Source:Schizophrenia Research: Cognition
      Author(s): Atsuhito Toyomaki, Naoki Hashimoto, Yuki Kako, Yoshiro Tomimatsu, Tsukasa Koyama, Ichiro Kusumi
      The P50 is an early component of auditory evoked potentials and a measure of sensory gating deficits. This evoked potential component is thought to be an important endophenotype candidate for schizophrenia. Recent research suggests that instead of the P50 ratio, S1 and S2 amplitudes should be evaluated for sensory gating. However, no studies have focused on the relationship between cognitive dysfunction and P50 sensory gating deficits using S1 and S2 amplitudes. The purpose of the present study was to investigate the association between the P50 ratio (S2/S1), S1 and S2 amplitudes, and neuropsychological cognitive domains using stepwise multiple linear regression analyses. Results demonstrated a significant relationship between executive functioning and the P50 ratio and between sustained attention and S2 amplitude, respectively. Our findings suggest that the P50 ratio and S2 amplitude reflect distinct neurophysiological substrates associated with different cognitive functions.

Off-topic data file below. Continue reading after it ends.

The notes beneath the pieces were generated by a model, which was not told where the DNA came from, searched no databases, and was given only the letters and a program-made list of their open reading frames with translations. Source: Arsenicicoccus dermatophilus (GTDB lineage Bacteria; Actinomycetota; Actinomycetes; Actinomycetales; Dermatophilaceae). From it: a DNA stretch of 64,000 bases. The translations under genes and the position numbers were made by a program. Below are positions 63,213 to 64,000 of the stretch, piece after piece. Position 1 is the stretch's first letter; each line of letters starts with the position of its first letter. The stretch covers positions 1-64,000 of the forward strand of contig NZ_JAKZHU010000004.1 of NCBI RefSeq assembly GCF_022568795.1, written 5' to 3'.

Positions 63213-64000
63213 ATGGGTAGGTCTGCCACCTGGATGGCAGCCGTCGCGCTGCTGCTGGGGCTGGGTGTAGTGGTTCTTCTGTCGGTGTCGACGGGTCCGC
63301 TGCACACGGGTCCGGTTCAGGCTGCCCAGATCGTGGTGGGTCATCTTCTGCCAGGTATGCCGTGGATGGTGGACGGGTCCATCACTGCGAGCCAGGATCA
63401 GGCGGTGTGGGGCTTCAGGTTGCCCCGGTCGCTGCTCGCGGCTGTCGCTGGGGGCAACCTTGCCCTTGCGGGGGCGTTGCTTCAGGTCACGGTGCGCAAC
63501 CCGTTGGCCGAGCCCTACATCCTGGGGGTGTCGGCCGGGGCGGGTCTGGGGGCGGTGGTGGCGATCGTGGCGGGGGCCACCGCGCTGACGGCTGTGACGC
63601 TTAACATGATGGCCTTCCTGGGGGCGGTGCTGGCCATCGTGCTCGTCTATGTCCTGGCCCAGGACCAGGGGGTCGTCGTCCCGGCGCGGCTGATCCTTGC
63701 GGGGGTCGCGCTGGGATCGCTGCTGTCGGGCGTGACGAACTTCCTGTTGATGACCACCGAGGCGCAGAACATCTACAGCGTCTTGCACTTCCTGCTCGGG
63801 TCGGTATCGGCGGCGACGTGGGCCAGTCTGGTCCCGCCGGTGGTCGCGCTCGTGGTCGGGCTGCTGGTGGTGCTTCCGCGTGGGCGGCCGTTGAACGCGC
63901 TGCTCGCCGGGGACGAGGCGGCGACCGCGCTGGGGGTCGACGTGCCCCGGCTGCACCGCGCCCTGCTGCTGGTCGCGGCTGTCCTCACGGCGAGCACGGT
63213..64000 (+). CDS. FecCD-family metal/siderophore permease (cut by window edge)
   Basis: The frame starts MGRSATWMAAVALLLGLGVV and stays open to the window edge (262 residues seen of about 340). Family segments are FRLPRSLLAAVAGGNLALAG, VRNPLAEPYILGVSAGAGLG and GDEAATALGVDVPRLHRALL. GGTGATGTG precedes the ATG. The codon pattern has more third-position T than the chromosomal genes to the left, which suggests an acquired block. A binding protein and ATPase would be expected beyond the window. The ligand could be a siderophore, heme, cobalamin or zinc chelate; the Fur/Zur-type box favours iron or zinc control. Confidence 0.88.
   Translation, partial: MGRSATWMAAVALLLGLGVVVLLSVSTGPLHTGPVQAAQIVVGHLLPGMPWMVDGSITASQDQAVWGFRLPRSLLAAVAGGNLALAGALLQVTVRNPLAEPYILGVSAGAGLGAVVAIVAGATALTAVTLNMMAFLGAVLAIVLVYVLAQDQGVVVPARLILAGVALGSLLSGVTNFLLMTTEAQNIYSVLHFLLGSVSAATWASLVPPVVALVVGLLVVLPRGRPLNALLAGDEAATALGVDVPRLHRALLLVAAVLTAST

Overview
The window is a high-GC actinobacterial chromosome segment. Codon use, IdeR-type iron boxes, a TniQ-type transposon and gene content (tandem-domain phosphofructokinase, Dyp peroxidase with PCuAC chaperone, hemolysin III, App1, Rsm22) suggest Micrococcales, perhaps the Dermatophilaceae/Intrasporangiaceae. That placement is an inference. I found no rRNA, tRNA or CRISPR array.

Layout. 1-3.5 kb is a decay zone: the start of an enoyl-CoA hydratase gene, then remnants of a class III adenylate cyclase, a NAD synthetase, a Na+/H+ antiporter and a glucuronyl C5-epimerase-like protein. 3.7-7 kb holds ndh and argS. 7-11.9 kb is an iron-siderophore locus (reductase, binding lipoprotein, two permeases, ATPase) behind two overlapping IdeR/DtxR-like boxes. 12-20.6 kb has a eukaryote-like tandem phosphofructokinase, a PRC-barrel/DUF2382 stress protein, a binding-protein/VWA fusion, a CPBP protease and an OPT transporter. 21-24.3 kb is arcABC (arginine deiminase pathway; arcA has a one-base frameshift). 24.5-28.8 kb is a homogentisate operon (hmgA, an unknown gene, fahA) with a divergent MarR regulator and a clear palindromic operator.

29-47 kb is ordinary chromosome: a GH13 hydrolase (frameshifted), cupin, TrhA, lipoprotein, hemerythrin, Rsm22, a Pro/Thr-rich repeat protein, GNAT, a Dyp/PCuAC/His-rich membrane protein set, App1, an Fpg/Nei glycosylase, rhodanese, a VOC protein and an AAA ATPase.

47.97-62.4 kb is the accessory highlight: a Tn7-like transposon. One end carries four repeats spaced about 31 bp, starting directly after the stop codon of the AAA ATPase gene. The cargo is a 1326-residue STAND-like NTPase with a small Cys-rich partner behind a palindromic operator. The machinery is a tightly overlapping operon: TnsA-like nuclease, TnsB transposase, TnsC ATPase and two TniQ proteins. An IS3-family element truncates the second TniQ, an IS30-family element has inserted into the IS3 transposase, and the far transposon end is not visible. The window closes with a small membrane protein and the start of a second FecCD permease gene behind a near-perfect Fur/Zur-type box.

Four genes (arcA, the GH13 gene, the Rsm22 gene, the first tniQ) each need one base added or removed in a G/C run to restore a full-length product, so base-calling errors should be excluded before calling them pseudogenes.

PubDate: 2015-09-12T08:46:33Z
       
  • Poor premorbid school performance, but not severity of illness, predicts
           cognitive decline in schizophrenia in midlife

    • Abstract: Publication date: Available online 9 September 2015
      Source:Schizophrenia Research: Cognition
      Author(s): Irina Rannikko, Graham K. Murray, Pauliina Juola, Henri Salo, Marianne Haapea, Jouko Miettunen, Juha Veijola, Jennifer H. Barnett, Anja P. Husa, Peter B. Jones, Marjo-Riitta Järvelin, Matti Isohanni, Erika Jääskeläinen